My French Love Story | My Family Travels

This lunch may have taken place on the first of April, but it was no joke. No brief article, thousand page book, or number of sonnets can begin to describe the beauty of this experience, but it would be a sin to leave it undocumented.
As my friends and I wandered about Rue d’Arcole in Paris, searching for something to eat, we passed by several lovely looking patisseries and cafes. Our fate was not to stop in these though, but to go to one boulangerie, Huré, Créateur de Plaisir. On the surface, it was so forgettable that none of us even noticed this name. However, the wardrobe that led to Narnia did not look so special either. What matters is what lies within.

We heard the customers speaking french, so we decided to trust it. As I ordered, I did my best attempt to show off my french speaking skills. I was obviously not a convincing local, because the shopkeeper immediately asked, “Where are you from?” He gave me tips on improving my manners in France, and then he handed me the most delicious food of my life.
I could smell it as I held it in my hands. It smelled like ripe tomato and some mysterious herb. It was excruciating to restrain myself from tasting it, while the three of us looked for a place to sit. Finally, we grew too impatient, and indulged. Our legs stopped working, and we plopped ourselves right on the curb by Notre Dame. There was no more talking.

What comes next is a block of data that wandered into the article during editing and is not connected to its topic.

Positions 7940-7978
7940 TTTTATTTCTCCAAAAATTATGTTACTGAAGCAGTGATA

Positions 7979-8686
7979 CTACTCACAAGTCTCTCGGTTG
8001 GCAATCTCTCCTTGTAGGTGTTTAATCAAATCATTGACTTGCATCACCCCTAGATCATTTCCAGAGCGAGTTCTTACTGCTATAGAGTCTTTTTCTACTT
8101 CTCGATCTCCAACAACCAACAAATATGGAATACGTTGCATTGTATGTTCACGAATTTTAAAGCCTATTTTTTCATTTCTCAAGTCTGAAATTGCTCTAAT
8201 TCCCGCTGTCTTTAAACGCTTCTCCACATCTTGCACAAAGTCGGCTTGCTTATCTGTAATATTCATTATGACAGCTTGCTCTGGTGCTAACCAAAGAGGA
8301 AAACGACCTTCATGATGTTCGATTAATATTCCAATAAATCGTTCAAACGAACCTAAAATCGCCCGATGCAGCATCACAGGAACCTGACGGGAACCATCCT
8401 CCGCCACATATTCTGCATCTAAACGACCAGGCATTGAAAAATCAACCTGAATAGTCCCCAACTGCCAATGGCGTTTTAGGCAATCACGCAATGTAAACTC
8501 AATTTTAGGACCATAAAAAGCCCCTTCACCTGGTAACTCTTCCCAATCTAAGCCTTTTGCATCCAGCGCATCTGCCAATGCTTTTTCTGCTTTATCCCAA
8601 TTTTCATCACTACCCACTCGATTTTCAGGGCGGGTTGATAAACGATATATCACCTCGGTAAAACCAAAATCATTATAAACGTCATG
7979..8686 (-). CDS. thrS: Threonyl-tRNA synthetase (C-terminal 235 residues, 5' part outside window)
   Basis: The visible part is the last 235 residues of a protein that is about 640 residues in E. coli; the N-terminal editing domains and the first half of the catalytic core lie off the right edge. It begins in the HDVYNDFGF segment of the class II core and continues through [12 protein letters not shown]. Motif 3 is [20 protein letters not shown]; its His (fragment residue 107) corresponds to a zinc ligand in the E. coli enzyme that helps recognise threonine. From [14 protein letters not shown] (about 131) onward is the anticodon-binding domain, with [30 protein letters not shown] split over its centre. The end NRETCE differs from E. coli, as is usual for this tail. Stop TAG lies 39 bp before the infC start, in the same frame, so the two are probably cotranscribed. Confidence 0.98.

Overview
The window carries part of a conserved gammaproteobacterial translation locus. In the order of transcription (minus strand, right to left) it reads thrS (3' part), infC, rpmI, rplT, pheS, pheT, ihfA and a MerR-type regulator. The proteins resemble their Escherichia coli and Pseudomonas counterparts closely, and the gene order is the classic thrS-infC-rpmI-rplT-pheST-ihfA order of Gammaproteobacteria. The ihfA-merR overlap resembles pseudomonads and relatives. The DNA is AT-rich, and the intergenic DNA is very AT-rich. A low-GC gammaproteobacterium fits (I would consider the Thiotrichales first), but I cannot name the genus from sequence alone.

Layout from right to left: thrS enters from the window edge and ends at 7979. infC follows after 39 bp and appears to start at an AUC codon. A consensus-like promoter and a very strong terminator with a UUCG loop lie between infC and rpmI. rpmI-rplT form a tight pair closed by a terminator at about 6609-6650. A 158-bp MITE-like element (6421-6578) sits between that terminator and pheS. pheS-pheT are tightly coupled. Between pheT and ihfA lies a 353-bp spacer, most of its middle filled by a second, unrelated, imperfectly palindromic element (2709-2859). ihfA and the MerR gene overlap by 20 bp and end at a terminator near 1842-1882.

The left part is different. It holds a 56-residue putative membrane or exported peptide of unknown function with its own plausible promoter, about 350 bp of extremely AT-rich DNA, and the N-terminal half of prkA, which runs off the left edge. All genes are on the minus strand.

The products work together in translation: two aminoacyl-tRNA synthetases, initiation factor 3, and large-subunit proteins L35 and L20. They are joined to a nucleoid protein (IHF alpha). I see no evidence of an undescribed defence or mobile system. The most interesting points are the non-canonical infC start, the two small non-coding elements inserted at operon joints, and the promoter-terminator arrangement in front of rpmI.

I knew right then and there that I had peaked. That roule mozzerelle et tomate made me feel the purest and most exquisite pleasure of my entire life. I have never loved anyone or anything more than that roule. I could conjure a patronus with the memory of eating that roule. No award, no dance, not even my first kiss could compare to that roule. I wanted to cry.
About four and a half inches in diameter, it looked like the love child of a cheese pizza and a cinnamon roll. Its texture was soft and moist, but it still had a good bite to it. It was warm, but not so hot that I couldn’t appreciate its flavors. There were incredibly few ingredients in it: mozzerella, tomato, herbs, and bread, but each flavor was bold enough to stand on its own. I could taste how fresh each component was. The simplicity of the roule did not take away from its quality, but added to it.
We ate slowly, to savor every bite, and our silence was only broken by spontaneous cursing and genuine moans of pleasure. I bought that roule as a girl, and finished it as a woman. When I was done, I kept its bag in my purse, so its smell might bring me back to that eternal, yet cruelly transient moment of perfect bliss.

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